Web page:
Most every passage of the game is a pleasure to read, and a few are nothing short of sublime and beautiful. As usual for Short, she accomplishes a great deal with subtlety, understatement, and concision. Her trademark sentence fragments are sparser here than in her parser-based games (probably due to the lack of room descriptions), but used to good effect where they appear. Where she outdoes herself is in characterization. The prose feels deeply inhabited by the main character�s point of view, in a way that is clear-eyed enough to let us understand some of the things she does not, but also authentic enough that it generates sympathy not only for her situation but for those around her who create that situation.
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XYZZY Awards blog
Reviews of Best Writing Nominees (Robb Sherwin)
I can�t categorize this Varytale experience as a role-playing game, CYOA story, text adventure, all three or something in between, but Bee made me want to spend more time with the people inside it, which is more important than classification, anyway.
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With Varytale�s controls, it feels as though you are navigating the way your character feels throughout a functional story rather than your taking part in creating the story. That is a strong difference than traditional parser interactive fiction. While there were stats to control, acquaintances to make, and Zulu root words to study, it felt like I was seeing the world through a characters eyes rather than an active participant in the way the story engaged. This is not a slight to Short�s writing, which was deft and well-conceived, it was just an unexpected experience.
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Member Reviews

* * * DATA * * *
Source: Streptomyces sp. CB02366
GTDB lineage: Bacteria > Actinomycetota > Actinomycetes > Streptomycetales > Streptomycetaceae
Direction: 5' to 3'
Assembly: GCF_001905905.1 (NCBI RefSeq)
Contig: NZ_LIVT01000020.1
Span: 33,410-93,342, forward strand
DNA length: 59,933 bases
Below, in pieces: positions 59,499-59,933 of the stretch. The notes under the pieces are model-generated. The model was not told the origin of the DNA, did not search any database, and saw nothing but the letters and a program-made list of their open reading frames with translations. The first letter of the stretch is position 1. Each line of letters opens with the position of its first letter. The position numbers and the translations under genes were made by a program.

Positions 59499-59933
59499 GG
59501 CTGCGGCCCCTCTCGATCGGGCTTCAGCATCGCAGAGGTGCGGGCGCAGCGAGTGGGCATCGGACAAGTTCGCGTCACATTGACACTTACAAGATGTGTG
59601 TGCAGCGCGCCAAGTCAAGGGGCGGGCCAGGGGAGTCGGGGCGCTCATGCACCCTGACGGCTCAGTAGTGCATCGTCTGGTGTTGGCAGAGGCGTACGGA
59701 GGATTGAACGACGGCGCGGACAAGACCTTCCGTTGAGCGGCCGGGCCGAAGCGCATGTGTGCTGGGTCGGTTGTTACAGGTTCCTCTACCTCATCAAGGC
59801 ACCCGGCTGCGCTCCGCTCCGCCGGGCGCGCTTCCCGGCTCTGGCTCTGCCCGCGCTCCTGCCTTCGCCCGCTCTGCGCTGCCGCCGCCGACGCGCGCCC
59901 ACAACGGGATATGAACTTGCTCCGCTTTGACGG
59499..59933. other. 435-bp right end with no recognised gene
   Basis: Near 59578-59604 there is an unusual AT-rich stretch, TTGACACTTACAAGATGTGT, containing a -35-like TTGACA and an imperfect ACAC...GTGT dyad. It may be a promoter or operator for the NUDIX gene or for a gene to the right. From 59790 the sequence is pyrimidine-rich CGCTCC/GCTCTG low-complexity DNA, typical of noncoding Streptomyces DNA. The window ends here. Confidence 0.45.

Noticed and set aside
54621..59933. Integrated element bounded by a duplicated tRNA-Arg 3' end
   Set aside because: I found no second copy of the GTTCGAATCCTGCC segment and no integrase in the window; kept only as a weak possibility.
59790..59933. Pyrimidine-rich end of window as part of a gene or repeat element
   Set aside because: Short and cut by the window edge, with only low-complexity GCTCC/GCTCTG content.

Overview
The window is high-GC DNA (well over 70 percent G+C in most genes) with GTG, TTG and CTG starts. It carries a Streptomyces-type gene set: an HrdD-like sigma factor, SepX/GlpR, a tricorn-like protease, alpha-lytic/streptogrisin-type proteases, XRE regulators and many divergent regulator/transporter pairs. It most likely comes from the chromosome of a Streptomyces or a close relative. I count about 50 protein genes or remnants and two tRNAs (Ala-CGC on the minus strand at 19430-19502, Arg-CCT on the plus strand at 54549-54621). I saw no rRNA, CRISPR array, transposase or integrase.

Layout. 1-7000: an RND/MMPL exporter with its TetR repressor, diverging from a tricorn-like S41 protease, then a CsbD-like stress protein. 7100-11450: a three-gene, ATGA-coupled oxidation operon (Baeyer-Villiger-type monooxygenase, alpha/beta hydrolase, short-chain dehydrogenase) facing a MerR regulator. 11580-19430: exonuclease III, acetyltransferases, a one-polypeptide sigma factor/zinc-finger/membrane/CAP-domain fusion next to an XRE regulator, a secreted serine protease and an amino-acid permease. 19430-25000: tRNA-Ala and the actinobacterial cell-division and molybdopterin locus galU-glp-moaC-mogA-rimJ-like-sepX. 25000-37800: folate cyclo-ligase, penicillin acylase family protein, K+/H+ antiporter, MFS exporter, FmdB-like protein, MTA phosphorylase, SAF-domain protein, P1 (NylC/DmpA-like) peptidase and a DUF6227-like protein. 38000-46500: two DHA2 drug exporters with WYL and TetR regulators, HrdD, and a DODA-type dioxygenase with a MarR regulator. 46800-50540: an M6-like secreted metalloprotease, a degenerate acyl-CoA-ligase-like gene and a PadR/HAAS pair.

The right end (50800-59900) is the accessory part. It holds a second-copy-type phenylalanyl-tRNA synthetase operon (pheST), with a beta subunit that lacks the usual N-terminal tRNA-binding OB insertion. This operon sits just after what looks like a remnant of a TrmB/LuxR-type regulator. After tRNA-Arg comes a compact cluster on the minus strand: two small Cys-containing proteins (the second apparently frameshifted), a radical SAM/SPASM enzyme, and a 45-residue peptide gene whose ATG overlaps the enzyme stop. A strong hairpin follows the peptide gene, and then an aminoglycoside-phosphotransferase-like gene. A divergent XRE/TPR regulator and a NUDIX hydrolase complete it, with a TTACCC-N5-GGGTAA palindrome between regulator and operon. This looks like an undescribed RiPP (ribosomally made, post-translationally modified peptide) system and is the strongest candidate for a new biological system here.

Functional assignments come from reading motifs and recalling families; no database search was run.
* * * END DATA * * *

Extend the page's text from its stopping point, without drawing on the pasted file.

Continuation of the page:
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Number of Reviews: 3
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9 of 9 people found the following review helpful:
Words Apart, June 5, 2012
The fundamental subject-matter of literature is difficult loves: problems that matter deeply but are insoluble. By this standard, Bee is the most literary CYOA that I've encountered. A coming-of-age story about impossible parents, limited means and awkward emergence from isolation, it put me a little in mind of I Capture the Castle (which Emily tells me she hasn't read).

Rather than being structured around a strict linear tree like the bulk of stateless CYOA, Varytale encourages modular design more akin to RPG gamebooks or Echo Bazaar style browser-adventure-RPG games. Bee is structured around the passage of the year, with different events becoming available at different seasons; age, the state of your stats, and previous events also determine which options are available. A number of sections can be repeated with variations, but (more so than its antecedent Echo Bazaar) these are things whose repetition makes sense as narrative and as reality: chores, seasonal religious festivals. The fragmentary nature of Varytale stories is very well-suited to the retrospective style, with its assembled incidents of memory.